Email marketing (or “blasting” in the politically incorrect vernacular) is a vital aspect of online promotion. Unlike its earthly counterpart of flyers and advertising mail, its key component is not “where” to place them (like windshields and gates) but “when” to place them.
There is no agreement on the best times to send out email marketing, and that might be the best news for anyone seriously attempting to influence their audience—as will be shown.
The conventional view is that blasts-be-blasted between Tuesday and Thursday, during the day, before the Zombie Apocalypse, and never on weekends because people are focused on Downton Abbey or daring a Chicago polar vortex. There are, however, disagreements on this position from different studies and companies, like this one from Experian:
As for which day of the week performed best, emails sent on Mondays had the highest ROI, but emails sent on Friday had a higher click through rate. Ironically, Saturday and Sunday had the lowest volume rates, but the highest open and click through rates in the study. So even though the weekend was not the most popular time to send emails, those who opened were much more likely to engage with it and click through or purchase.
Beyond timing, devices also make a difference. For example, an audience primarily dependent on smartphones has a lower click-through rate, and thus it is suggested to provide the main message/call-to-action within the body of the email. Moreover, tablet users tend to open emails in the evening because that’s what they want to hold the most in bed.
Most experts claim it’s wiser to perhaps ignore any conventions and research, including their own, and stick to the basics. Here are some examples:
Wordstream: The answer to “what is the best time to send an email campaign?” is that there is no single “best time” to send an email – it depends on your audience.
Comm100: Despite all of the rules above, the No. 1 rule of email marketing is “Test. Then test again.”
Craft Creative Marketing: As always, I caution you about taking research at face value. Do your own! Test a wide variety of send days and times – several times – with different types of messages.
Right Mix Marketing: All this research is great, but in the end, knowing the daily routine of your audience and understanding their needs, wants and habits should be your top priority.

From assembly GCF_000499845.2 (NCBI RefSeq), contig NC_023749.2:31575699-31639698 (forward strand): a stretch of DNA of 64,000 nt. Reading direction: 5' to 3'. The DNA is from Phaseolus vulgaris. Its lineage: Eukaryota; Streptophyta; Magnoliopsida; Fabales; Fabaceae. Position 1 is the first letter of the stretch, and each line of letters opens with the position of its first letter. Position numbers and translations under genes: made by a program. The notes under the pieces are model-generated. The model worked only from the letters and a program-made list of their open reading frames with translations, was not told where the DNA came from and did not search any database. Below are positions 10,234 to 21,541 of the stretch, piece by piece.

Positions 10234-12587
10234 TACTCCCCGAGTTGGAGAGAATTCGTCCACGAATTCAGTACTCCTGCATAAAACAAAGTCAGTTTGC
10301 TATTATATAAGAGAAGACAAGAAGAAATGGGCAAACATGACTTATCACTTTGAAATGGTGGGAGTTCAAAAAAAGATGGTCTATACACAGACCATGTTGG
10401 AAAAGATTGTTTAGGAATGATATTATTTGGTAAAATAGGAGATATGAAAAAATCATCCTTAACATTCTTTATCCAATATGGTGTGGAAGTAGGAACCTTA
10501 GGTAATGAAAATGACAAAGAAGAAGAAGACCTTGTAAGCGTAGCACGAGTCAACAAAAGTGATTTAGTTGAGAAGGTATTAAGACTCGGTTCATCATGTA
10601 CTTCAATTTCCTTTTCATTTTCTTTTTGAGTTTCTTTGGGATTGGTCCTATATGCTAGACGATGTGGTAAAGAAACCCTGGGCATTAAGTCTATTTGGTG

There is an overarching theme in these mentions. What is it exactly?
The ancient Oracle at Delphi in Greece had the inscription “know thyself,” attributed to the god Apollo. Surely, any seer temple in the internet today would be dedicated to Hermes, the god of money and information. The inscription on this temple would surely say:
Know thy audience
It may seem basic, but in our digital age it’s convenient to depend on reach and power instead of intimacy and understanding.
After all, if your audience is composed of bartenders, sending blasts at 8 A.M. is not something Hermes would approve of (or calling them “blasts”). If your audience is steeped in the IT world, nights and weekends are feasible because that industry is always plugged-in to the internet. This article from Smart Insights provides the best time to send email marketing depending on profession.
Another wonderful insight from the article to increasing open rates and click-troughs is to find an average of when people subscribe to your own organization—and then sending email marketing at that time. But again, this is all about that bass of knowing your audience.
If you’re unsure of your audience’s exact habits or haven’t tested them enough, how about an online survey that qSample can provide! (We are even working on a Downton Abbey and zombie panel).
Even with knowing your audience, content is still king, as they say in the marketing industry. Relevant and appropriate content should always be provided, and stay away from clickbait. (You clicked it, didn’t you?
In essence, email marketing is not that different from flyers in a mailbox. Both need to capture attention quickly and send a message that sticks. One just doesn’t annoy the Apollo out of you when you turn on your windshield wipers.
Know thy audience